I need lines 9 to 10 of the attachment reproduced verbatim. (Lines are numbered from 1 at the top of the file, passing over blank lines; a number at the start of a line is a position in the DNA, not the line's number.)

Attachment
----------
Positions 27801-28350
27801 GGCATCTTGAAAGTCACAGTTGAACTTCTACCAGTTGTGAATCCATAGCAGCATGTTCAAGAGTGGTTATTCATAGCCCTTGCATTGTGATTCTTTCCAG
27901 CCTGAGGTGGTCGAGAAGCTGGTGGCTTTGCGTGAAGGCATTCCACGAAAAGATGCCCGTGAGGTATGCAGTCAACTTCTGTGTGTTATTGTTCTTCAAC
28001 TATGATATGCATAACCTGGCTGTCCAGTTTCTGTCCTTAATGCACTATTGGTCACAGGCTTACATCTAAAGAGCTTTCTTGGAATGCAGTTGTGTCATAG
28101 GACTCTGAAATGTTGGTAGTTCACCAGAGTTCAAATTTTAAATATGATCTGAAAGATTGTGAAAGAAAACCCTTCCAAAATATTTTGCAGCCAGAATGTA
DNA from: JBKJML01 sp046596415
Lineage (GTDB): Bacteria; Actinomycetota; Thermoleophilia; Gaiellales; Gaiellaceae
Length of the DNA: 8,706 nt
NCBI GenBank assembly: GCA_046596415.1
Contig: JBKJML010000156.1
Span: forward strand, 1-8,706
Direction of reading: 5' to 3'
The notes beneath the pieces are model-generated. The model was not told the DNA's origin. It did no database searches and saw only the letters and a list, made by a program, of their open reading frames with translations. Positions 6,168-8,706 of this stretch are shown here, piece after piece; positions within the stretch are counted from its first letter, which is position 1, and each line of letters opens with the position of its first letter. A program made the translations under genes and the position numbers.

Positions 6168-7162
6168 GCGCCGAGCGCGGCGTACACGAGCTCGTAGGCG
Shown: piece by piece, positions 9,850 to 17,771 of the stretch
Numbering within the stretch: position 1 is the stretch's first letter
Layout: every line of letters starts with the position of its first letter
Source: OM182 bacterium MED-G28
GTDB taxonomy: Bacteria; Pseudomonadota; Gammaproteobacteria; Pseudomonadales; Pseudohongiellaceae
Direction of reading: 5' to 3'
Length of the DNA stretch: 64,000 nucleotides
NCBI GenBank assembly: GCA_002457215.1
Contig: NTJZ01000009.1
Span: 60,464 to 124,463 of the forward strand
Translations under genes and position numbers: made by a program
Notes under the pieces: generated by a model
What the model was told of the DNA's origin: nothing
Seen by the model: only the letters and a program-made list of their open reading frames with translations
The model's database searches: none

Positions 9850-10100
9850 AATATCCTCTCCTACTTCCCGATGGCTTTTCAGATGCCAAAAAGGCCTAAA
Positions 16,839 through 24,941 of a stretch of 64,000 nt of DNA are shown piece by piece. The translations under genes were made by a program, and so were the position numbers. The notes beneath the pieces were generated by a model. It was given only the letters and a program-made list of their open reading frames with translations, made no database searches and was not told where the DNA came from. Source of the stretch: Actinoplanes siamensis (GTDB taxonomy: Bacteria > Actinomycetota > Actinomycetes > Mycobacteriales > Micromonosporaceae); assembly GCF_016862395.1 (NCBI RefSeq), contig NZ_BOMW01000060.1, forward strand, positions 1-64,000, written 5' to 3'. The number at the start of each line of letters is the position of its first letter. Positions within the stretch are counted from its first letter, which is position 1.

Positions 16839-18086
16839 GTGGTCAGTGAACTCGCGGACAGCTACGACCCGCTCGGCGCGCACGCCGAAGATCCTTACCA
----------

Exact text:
NCBI GenBank assembly: GCA_046596415.1
Contig: JBKJML010000156.1